Pro Humanitate, The Peace Corps, and A Good Man

Today’s Daily Deac was written by Jennifer Richwine (’93), Assistant Vice President of University Events

Last fall, Mark Shriver came to Wake Forest to speak about the 50th anniversary of the Peace Corps, to celebrate the organization his father (Sargent Shriver) founded, and to celebrate the significant role Wake Forest has played in the Peace Corps over the years.  Wake Forest has a rich tradition of alumni serving in the Peace Corps – so much so that in February of this year, the Peace Corps ranked Wake Forest #20 in the Top 25 Peace Corps Volunteer Producing Colleges and Universities, an impressive record of service especially considering the size of our student body.  We have 17 alumni serving currently in the Peace Corps, and more than 200 alumni who have served since its founding, including my father, Marty Richwine (’63), who served in Ecuador while Sargent  Shriver was the Director of the Peace Corps.  In fact, my father was serving in Ecuador when President Kennedy was assassinated.

In Mark Shriver’s speech, he referenced a book he was working on about his father’s life, and the many things he discovered and rediscovered about his father after his father’s death in 2011.  Many of these ideals that his father held dear and lived out every day – the same ideals that led him to start the Peace Corps, the Job Corps, and Head Start – are those which so wonderfully embody the Wake Forest motto, Pro Humanitate.

Shriver’s book about his father, A Good Man, was released this past Tuesday.  I had the opportunity to read an advance copy of the book and was incredibly moved by this wonderful tribute to Sargent Shriver, and to the lessons he taught (and is still teaching) to his son.  Lessons that speak to Pro Humanitate, to serving others, loving others, and simply, to being a “good” person.

Shriver discovers what made his father not just great, but good, a word used countless times in the days following his death.  Many of Shriver’s most poignant reflections about his father came while watching his father navigate the long and painful journey through Alzheimer’s.  He describes this journey that he took with his father in touching and beautiful words that honor the man Sargent Shriver was, even in the final days of his life.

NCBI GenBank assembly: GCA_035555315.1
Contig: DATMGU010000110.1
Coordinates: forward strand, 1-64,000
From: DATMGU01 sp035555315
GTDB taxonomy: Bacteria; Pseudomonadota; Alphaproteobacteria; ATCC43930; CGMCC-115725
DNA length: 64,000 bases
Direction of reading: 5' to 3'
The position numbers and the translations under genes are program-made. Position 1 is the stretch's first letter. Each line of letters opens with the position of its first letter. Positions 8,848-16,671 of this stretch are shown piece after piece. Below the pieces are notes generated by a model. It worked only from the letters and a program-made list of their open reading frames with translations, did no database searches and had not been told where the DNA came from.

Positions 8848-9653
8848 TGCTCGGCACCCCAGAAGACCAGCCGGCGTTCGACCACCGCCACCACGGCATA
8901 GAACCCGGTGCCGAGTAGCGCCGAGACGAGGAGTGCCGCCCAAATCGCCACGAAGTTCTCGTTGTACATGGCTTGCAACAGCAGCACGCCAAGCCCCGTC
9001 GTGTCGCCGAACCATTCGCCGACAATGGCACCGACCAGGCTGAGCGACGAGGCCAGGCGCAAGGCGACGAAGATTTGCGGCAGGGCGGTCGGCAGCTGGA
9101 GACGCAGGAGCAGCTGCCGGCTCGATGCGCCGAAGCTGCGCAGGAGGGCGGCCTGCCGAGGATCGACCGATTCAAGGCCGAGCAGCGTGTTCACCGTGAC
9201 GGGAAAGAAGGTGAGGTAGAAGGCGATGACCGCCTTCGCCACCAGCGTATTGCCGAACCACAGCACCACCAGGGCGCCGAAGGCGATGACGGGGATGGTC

I read A Good Man on a cross-country flight and found myself moved to tears several times by Shriver’s honest and genuine revelations.  I was amazed by his willingness to be so vulnerable about his own struggles and what he has learned along the way from his father.  How to be a better father himself, a better husband, a better (good) man.  Shriver uses his lessons from his father to remember what is important beyond the titles, the accolades, the “riches” we all often find ourselves chasing.  Many passages from the book have stuck in my mind, but I love this one because it speaks to Sargent Shriver’s gift of hope:

“But for Dad, the fulfillment of the duty to hope was more important than winning and ruling; the service to hopefulness trumped the office every time, even though the offices he held made for a sparkling resume.  It took me until after his death to see it clearly:  his faith demanded his hopefulness, and his hope underpinned his work.  He worked to give others the opportunity to hope – that was his abiding ambition.”

The things that Sargent Shriver found important in life – service, faith, hope, love – are the things I am proud that Wake Forest teaches on a daily basis.  I’m proud that we have such a rich heritage of our students and alumni serving in the Peace Corps, as well as countless other organizations that serve our communities and our fellow citizens of the world.  I’m proud that we have a Pro Humanitate Honor Roll, initiated by our students.   I’m proud that we have coaches who tell their student athletes that they care as much about making them good men as they do good athletes.  I’m proud that Wake Forest brings people like Mark Shriver to campus to inspire us to serve in whatever corner of the world we call our own.

No matter which side of the political aisle you are on, I can’t think of a better Father’s Day gift this year than a copy of Shriver’s A Good Man.  My father will be receiving his own copy this Father’s Day, with a special note of thanks for teaching me by example what is important in life.

Who do you have in your life that you need to thank?

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